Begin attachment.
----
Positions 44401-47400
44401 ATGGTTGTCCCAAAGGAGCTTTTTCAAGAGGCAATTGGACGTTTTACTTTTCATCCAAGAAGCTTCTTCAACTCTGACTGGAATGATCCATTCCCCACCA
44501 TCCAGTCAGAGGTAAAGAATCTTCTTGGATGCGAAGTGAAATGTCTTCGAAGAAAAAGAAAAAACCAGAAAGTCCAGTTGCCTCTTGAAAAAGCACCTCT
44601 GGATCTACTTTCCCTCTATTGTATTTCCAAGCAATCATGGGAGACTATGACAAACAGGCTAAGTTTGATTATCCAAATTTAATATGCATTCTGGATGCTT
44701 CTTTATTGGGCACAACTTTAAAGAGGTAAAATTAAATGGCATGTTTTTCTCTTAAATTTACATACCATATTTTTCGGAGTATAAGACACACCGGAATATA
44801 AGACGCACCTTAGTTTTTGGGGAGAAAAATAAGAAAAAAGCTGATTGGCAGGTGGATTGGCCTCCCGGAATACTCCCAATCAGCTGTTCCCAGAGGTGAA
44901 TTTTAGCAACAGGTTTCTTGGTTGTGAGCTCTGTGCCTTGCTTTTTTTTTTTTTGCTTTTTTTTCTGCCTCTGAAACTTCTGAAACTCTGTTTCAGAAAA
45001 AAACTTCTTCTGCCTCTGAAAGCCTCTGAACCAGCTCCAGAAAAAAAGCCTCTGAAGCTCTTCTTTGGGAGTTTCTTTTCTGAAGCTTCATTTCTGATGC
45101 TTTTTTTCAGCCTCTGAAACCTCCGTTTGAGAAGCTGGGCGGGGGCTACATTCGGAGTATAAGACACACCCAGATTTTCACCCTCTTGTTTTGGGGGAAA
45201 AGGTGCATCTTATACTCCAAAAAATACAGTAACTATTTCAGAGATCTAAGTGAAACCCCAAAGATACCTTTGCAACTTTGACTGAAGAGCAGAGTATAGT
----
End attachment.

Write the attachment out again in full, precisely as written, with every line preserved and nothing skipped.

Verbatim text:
Positions 44401-47400
44401 ATGGTTGTCCCAAAGGAGCTTTTTCAAGAGGCAATTGGACGTTTTACTTTTCATCCAAGAAGCTTCTTCAACTCTGACTGGAATGATCCATTCCCCACCA
44501 TCCAGTCAGAGGTAAAGAATCTTCTTGGATGCGAAGTGAAATGTCTTCGAAGAAAAAGAAAAAACCAGAAAGTCCAGTTGCCTCTTGAAAAAGCACCTCT
44601 GGATCTACTTTCCCTCTATTGTATTTCCAAGCAATCATGGGAGACTATGACAAACAGGCTAAGTTTGATTATCCAAATTTAATATGCATTCTGGATGCTT
44701 CTTTATTGGGCACAACTTTAAAGAGGTAAAATTAAATGGCATGTTTTTCTCTTAAATTTACATACCATATTTTTCGGAGTATAAGACACACCGGAATATA
44801 AGACGCACCTTAGTTTTTGGGGAGAAAAATAAGAAAAAAGCTGATTGGCAGGTGGATTGGCCTCCCGGAATACTCCCAATCAGCTGTTCCCAGAGGTGAA
44901 TTTTAGCAACAGGTTTCTTGGTTGTGAGCTCTGTGCCTTGCTTTTTTTTTTTTTGCTTTTTTTTCTGCCTCTGAAACTTCTGAAACTCTGTTTCAGAAAA
45001 AAACTTCTTCTGCCTCTGAAAGCCTCTGAACCAGCTCCAGAAAAAAAGCCTCTGAAGCTCTTCTTTGGGAGTTTCTTTTCTGAAGCTTCATTTCTGATGC
45101 TTTTTTTCAGCCTCTGAAACCTCCGTTTGAGAAGCTGGGCGGGGGCTACATTCGGAGTATAAGACACACCCAGATTTTCACCCTCTTGTTTTGGGGGAAA
45201 AGGTGCATCTTATACTCCAAAAAATACAGTAACTATTTCAGAGATCTAAGTGAAACCCCAAAGATACCTTTGCAACTTTGACTGAAGAGCAGAGTATAGT